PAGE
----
In 2008 Farmway took a step towards solar, beginning construction of its first solar array. Skip Metayer, Vice President of Farmway, remembers what inspired Farmway to make the change: “Back when solar was rising, we kept hearing about it from our customers.” At the time, switching to solar was not nearly as widespread as it is now. Hearing from customers who were enthusiastic about solar encouraged the store, located in Bradford, VT, to change its approach to energy. However, this was just the beginning of Farmway’s energy journey.
In the Beginning
The construction of the first solar array was completed in January of 2009, when the store began collecting solar power. This system was made up of 308 panels in a nearby field, and was a 58 kW system. The Vermont Clean Energy Development Fund contributed half the cost– $450,000– as a grant. Farmway funded the other half.
Growing in Size and Efficiency
As Farmway anticipated expanding the store, they also looked at how they could expand their solar array. They switched from Gro Solar to Catamount Solar, who installed a new array with a 77 kW capacity. Catamount completed the project in July 2015, connecting it to the older panels to produce a total of 135 kW of power. Catamount's array installation was half the cost of the previous installation and, with the advancement of solar technology in the intervening years, is more efficient, producing more electricity.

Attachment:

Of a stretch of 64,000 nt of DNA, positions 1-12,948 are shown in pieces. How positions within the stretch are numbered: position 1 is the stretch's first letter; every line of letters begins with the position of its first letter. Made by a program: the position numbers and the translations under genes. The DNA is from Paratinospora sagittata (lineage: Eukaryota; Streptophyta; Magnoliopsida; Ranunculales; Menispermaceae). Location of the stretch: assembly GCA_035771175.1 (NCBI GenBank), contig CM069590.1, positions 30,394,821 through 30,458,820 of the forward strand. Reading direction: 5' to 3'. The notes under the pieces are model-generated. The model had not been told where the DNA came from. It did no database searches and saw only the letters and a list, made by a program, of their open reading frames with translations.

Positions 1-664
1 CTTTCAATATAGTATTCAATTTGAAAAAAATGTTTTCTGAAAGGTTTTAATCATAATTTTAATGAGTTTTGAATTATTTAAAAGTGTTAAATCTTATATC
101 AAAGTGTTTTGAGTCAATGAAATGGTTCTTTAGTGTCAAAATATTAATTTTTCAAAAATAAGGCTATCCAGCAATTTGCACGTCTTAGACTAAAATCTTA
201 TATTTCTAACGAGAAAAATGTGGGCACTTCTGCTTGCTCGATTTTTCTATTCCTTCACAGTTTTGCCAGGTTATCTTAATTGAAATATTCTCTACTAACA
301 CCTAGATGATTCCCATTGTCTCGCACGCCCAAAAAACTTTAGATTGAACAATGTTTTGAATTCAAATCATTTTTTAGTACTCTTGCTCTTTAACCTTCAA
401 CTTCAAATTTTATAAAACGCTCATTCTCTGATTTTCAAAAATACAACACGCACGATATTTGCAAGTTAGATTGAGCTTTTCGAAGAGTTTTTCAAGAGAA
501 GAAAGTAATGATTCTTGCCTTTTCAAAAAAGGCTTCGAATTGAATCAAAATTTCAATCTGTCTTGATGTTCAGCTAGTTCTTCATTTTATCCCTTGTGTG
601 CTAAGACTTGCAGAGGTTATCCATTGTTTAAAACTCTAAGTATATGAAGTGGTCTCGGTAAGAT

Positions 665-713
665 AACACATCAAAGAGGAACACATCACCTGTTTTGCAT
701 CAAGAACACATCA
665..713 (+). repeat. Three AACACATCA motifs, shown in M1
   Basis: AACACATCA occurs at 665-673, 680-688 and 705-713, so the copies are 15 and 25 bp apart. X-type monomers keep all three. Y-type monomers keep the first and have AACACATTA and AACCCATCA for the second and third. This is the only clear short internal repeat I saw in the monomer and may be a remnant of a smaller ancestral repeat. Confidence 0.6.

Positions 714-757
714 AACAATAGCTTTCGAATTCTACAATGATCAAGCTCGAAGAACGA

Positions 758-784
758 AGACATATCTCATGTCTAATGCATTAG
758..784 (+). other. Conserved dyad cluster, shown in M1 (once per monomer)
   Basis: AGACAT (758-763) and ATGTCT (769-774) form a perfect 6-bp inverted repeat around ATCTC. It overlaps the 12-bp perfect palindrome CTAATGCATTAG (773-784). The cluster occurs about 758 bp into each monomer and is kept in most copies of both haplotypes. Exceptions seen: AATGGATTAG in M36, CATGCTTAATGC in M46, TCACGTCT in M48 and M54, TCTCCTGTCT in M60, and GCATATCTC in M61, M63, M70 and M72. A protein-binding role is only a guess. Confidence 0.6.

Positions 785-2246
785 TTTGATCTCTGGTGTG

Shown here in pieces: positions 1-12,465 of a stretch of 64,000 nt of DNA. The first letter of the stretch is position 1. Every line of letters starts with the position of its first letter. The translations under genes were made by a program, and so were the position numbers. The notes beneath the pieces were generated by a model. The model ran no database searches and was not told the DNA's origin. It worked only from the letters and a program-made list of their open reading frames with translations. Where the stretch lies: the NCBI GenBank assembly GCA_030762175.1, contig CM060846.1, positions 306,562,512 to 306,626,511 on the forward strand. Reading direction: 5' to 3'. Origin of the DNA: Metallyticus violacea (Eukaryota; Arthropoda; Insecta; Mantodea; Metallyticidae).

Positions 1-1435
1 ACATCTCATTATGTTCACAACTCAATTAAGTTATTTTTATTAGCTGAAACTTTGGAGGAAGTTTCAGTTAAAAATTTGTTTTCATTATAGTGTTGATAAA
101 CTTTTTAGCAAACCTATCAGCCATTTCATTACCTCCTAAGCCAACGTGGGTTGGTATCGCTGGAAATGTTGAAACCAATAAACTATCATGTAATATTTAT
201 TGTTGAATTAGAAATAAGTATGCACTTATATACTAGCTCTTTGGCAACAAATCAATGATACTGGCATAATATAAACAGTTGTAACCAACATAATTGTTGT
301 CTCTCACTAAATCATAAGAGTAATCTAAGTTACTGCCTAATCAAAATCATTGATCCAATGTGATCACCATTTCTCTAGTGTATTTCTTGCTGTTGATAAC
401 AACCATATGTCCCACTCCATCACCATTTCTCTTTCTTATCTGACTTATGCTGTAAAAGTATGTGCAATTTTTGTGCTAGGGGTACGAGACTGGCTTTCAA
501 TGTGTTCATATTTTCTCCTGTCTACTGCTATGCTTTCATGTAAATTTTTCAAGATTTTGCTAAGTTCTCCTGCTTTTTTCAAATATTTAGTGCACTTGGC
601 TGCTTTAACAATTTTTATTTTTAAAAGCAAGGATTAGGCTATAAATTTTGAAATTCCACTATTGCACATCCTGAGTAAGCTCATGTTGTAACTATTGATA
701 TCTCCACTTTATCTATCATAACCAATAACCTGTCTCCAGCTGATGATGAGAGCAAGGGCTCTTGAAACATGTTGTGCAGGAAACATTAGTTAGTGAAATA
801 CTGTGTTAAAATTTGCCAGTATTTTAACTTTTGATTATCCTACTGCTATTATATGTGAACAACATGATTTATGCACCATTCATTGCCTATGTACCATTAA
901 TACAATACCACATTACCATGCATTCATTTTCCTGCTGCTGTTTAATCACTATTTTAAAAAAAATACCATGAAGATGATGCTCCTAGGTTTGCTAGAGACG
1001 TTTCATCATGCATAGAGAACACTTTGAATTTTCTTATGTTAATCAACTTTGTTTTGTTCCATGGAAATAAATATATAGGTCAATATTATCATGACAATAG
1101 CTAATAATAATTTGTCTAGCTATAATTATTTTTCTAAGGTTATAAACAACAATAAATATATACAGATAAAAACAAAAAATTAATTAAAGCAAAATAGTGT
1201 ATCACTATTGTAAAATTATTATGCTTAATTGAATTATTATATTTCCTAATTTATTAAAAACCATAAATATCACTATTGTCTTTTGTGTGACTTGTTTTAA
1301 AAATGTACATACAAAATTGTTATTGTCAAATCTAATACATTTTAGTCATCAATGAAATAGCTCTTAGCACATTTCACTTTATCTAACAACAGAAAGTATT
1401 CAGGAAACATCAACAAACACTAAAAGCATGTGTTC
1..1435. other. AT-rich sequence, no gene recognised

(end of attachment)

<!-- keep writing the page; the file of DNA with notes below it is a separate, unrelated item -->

After adding on 18,000 square feet, Farmway is still meeting all of its energy needs through solar. This means that Farmway is annually saving $35,000, or the typical cost of utilities per year. They expect to break even on the solar investment in seven or eight years. They have also converted the entire store to LED lights, which use 40% less power. Efficiency Vermont helped with the installation.
A Good Neighbor
Farmway listened to community members and made changes that reflect Vermont’s growing commitment to renewable energy. In addition to their solar projects, they have also cleaned up two polluted properties that they purchased in the past. One property had between 18,000 and 19,000 gallons of #6 crude oil buried underground in old rail cars. Another contained high amounts of petroleum. They expect that both properties will be considered to be environmentally safe by the end of this year. Farmway has no plans for this land, but spent time and money to make sure to stop pollution.
Farmway is truly committed to stopping pollution, conserving energy and powering all of its electricity use through renewables. As Skip Metayer says, “we just want to be good to our neighborhood…it’s the right thing to do.”